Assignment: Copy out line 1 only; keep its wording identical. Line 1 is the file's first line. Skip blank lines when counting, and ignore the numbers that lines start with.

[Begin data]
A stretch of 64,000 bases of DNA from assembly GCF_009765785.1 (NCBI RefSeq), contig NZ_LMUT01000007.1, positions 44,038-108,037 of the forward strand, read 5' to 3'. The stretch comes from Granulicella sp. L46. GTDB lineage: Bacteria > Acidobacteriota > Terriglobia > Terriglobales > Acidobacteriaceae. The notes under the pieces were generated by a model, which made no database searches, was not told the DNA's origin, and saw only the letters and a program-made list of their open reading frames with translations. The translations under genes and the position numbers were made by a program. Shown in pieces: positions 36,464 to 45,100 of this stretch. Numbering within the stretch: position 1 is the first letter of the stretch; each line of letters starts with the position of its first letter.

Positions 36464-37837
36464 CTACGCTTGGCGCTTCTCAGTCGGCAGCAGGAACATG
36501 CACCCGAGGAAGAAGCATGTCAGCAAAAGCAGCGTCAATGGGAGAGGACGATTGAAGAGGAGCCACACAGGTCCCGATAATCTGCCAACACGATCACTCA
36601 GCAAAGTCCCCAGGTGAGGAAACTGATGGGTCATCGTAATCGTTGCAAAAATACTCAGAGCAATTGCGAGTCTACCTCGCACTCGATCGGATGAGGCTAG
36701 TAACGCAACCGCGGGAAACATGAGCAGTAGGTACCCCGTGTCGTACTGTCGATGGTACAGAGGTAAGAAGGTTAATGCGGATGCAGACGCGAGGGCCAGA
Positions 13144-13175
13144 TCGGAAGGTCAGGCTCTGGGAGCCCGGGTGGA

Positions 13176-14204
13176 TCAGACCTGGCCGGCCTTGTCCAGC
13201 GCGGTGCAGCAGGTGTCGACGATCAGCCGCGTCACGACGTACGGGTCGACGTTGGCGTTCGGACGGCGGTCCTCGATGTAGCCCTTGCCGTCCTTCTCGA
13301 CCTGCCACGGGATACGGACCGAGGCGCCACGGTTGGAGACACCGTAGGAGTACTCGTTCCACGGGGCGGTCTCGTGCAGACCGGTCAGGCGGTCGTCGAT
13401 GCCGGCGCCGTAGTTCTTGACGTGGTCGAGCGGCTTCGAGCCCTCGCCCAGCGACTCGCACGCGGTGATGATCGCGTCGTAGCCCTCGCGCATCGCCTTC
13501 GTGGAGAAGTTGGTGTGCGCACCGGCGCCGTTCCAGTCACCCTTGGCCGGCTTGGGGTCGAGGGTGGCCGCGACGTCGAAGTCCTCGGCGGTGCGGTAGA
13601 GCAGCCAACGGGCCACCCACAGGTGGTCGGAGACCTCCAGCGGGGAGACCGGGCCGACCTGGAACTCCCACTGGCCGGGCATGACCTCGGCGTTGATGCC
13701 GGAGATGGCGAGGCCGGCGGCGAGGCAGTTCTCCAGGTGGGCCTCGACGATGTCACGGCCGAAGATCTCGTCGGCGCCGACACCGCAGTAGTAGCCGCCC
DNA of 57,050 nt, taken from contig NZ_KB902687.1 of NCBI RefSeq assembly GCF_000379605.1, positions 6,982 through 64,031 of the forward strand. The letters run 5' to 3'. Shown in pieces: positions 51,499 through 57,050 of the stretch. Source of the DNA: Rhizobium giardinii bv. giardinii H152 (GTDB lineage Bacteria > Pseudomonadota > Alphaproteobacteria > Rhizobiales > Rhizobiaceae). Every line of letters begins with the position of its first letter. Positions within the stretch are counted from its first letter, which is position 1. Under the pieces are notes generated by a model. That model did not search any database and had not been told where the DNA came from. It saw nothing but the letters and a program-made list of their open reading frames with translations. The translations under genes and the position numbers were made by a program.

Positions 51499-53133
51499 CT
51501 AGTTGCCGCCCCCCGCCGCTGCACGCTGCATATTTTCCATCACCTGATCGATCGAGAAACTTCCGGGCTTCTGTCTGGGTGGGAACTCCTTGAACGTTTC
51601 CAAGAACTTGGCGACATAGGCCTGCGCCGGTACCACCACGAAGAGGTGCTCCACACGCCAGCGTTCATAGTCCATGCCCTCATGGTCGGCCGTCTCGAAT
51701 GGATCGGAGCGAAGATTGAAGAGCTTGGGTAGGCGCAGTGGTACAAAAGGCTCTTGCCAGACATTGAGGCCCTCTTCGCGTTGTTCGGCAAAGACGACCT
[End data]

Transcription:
A stretch of 64,000 bases of DNA from assembly GCF_009765785.1 (NCBI RefSeq), contig NZ_LMUT01000007.1, positions 44,038-108,037 of the forward strand, read 5' to 3'. The stretch comes from Granulicella sp. L46. GTDB lineage: Bacteria > Acidobacteriota > Terriglobia > Terriglobales > Acidobacteriaceae. The notes under the pieces were generated by a model, which made no database searches, was not told the DNA's origin, and saw only the letters and a program-made list of their open reading frames with translations. The translations under genes and the position numbers were made by a program. Shown in pieces: positions 36,464 to 45,100 of this stretch. Numbering within the stretch: position 1 is the first letter of the stretch; each line of letters starts with the position of its first letter.